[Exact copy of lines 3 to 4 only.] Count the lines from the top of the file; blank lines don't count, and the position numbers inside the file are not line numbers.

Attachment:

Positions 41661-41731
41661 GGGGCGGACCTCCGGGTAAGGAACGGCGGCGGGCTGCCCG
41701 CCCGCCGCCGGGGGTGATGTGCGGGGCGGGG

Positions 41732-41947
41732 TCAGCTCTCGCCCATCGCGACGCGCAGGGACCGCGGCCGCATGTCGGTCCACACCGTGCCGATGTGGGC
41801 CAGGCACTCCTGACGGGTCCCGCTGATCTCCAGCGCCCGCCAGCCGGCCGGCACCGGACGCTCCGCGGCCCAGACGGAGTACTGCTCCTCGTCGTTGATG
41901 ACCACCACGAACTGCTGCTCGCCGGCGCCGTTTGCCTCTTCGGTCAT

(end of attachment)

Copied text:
41701 CCCGCCGCCGGGGGTGATGTGCGGGGCGGGG

Positions 41732-41947